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Putin, Lenin, and Ukrainian Self-Determination

Vladimir Putin says Ukraine was created by Lenin — “it can rightfully be called Vladimir Lenin’s Ukraine.” A look at Lenin’s policy on self-determination shows how the current conflict could be resolved.

Nathaniel Flakin

February 23, 2022
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On Monday evening, Russian president Vladimir Putin gave a rambling speech to justify the latest escalation of the conflict in Ukraine. His argument was basically that a Ukrainian nation does not exist. Ukraine is “not just a neighboring country for us,” Putin said. “It is an inalienable part of our own history, culture and spiritual space.”

As the bourgeoisie is wont to do, Putin presents nations — which came into being in the capitalist era, so a few centuries ago at most — as having existed since “time immemorial.” His claim to Ukraine is not based on the democratic will of people living on the territory — instead, he talks about ancient myths. A Western response to Putin’s speech, as formulated by the New York Times, is equally ahistorical, projecting a Ukrainian nation-state back into the ninth century.

So how does Putin explain the fact that tens of millions of people see themselves as a nation that, in his opinion, is nothing more than a component of Russia? According to Putin,

Modern Ukraine was entirely created by Russia or, to be more precise, by Bolshevik, Communist Russia. This process started practically right after the 1917 revolution, and Lenin and his associates did it in a way that was extremely harsh on Russia — by separating, severing what is historically Russian land.

With the October Revolution of 1917, the workers’ and soldiers’ councils in Russia created a new government. This government, led by V. I. Lenin, was committed to the principle of self-determination for oppressed peoples. This right was later enshrined in the constitution of the Soviet Union, granting every socialist republic the unconditional right to secede.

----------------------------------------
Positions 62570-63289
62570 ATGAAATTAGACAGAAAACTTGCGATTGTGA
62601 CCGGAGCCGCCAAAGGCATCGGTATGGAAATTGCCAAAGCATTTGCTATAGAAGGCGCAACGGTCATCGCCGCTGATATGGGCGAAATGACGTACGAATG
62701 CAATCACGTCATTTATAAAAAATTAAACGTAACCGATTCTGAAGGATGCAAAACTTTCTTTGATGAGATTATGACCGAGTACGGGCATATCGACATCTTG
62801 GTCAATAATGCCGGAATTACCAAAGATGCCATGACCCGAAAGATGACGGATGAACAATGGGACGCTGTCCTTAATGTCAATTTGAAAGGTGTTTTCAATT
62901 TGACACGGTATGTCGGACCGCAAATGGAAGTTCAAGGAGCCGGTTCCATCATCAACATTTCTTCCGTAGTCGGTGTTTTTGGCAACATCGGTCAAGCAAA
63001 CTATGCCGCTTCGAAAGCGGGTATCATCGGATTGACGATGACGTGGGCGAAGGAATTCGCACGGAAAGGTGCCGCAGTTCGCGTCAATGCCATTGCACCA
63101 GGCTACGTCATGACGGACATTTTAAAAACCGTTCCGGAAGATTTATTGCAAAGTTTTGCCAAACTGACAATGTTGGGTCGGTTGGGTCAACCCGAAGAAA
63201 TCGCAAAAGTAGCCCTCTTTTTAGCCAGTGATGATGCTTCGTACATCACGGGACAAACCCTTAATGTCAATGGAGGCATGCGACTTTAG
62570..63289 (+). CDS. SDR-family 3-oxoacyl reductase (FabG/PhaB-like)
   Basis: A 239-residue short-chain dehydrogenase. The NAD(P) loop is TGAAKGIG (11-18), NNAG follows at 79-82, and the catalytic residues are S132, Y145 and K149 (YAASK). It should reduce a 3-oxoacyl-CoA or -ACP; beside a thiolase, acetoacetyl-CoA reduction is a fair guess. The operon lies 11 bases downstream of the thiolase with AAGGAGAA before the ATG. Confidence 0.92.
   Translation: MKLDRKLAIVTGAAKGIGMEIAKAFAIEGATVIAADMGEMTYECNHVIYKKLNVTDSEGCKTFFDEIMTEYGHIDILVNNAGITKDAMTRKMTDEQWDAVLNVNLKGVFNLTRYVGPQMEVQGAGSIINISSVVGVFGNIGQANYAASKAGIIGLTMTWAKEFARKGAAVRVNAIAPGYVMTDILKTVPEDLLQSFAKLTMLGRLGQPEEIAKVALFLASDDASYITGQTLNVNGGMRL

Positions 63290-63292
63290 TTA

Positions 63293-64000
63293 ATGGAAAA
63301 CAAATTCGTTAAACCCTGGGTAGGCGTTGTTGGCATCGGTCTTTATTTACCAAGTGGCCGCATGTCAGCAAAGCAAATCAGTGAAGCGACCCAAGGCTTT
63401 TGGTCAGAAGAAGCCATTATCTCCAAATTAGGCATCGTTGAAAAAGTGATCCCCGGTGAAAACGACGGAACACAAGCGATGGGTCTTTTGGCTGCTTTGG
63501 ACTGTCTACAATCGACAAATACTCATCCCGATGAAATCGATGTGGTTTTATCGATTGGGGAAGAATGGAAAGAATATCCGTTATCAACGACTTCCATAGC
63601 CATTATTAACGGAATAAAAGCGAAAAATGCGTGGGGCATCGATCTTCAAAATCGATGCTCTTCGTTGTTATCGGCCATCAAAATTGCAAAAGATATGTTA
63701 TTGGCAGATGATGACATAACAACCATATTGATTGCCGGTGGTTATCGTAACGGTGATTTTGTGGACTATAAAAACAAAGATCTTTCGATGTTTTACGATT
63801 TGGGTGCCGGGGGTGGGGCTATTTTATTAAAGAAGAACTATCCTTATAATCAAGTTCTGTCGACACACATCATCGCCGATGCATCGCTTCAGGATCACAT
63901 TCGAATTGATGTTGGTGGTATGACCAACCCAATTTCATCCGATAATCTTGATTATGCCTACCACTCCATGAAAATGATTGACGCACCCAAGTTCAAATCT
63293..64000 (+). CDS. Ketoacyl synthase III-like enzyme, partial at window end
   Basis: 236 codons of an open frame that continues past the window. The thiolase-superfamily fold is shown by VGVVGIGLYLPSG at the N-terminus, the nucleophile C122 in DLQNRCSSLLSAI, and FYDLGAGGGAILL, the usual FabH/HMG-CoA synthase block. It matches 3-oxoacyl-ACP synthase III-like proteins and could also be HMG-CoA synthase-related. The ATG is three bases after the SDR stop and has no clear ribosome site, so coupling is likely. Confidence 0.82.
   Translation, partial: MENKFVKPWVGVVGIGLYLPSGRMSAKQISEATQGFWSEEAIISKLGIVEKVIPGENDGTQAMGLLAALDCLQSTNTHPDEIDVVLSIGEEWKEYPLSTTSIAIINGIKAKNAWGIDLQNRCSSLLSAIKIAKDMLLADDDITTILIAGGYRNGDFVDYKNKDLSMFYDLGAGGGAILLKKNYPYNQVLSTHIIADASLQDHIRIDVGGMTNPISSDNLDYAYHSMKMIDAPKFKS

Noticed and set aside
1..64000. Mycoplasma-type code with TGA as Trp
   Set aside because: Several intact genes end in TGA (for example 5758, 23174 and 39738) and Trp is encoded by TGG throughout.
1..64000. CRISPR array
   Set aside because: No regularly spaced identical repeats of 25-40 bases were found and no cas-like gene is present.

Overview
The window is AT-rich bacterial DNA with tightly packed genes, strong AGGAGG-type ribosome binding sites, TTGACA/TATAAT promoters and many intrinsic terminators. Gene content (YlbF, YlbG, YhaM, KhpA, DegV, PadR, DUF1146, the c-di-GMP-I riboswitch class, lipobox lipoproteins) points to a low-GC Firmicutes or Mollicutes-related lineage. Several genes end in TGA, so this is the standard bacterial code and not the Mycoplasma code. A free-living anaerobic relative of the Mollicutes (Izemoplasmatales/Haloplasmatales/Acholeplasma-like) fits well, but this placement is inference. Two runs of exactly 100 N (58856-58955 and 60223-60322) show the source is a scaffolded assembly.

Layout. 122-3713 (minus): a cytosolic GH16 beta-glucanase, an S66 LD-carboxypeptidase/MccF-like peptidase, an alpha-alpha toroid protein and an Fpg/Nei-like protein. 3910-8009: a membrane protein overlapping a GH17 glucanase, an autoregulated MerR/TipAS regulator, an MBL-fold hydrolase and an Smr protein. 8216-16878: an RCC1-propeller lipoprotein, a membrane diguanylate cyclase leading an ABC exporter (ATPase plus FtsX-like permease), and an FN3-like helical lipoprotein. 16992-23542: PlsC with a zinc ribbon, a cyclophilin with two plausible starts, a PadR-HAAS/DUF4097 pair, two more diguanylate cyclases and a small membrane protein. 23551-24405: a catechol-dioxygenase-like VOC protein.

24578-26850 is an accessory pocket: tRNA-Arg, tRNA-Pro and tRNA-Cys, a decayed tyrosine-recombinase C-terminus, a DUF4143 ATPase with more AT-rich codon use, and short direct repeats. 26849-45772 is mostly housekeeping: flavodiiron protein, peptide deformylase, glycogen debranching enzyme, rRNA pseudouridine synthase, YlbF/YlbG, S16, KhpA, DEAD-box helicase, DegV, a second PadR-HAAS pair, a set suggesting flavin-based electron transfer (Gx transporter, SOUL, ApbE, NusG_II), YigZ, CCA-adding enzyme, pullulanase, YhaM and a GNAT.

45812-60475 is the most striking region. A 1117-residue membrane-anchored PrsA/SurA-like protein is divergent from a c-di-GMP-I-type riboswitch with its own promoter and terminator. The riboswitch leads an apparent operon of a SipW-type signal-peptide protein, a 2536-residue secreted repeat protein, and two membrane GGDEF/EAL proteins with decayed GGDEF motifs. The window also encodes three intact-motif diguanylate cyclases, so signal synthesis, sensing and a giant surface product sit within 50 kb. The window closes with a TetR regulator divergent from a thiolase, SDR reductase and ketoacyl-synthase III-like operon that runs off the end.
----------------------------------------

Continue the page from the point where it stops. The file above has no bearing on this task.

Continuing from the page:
For Putin, this democratic principle was “worse than a mistake,” opposing the “fundamental principles of statehood.” That is precisely the difference here: Putin is trying to build up a powerful Russian state apparatus to guarantee the rule of a tiny, parasitic minority of capitalists. Lenin, in contrast, was aiming for communism, which means that the state should wither away.

Self-Determination and Socialism

For Lenin, the right to self-determination was not about creating a plethora of nation-states. Quite the opposite: he argued that the proletariat needed to oppose all forms of national oppression — so that proletarians of all countries could join together in a voluntary union, on the basis of equality. This was the same position that Marx had held: he said English workers needed to fight for Irish independence, so that English and Irish workers could form an alliance against the bourgeoisie.

The czarist empire had been a prison of peoples, in which so-called Great Russians (roughly half the population) were in charge and all other peoples were brutally repressed. The new Soviet government declared that all oppressed people could decide their own fate. The Bolsheviks granted independence, for example, to Finland, just as they championed the right to self-determination for Ukraine.

But this did not mean they wanted Finland or Ukraine to be ruled by capitalist governments. At the same time, the Bolsheviks gave support to workers in both Finland and Ukraine fighting for socialism. In Finland, the red government was ultimately defeated — in Ukraine, in contrast, the workers’ councils took power and formed a union with socialist Russia.

Lenin’s policy was based on the understanding that the working class needed to take up the struggle against every kind of oppression. Ukrainian peasants, who had long been oppressed by the czar’s Russian-speaking bureaucrats, naturally yearned for independence. Bourgeois nationalists tried to present themselves as the natural representatives of this yearning. But Bolsheviks in Ukraine also took up the demand for self-determination — they called for “self-determination of the Ukraine in the interests of the workers and peasants.” This revealed that the “self-determination” offered by bourgeois forces meant nothing more than the rule of big landowners, capitalists, and imperialist powers.

Obviously, Putin is a much bigger fan of Stalin, who revived Great Russian chauvinism in the Soviet Union. Putin only laments that Stalin “did not formally revise Lenin’s principles underlying the Soviet Union.” (emphasis added). This right remained enshrined in the constitution — although it was suppressed in practice with the bloodiest terror. According to Putin’s view of history, the problem was that at the end of the Soviet Union, “radical nationalists” could claim a right to independence that was still on the books. Putin, a “radical nationalist” himself, denies such a basic democratic right.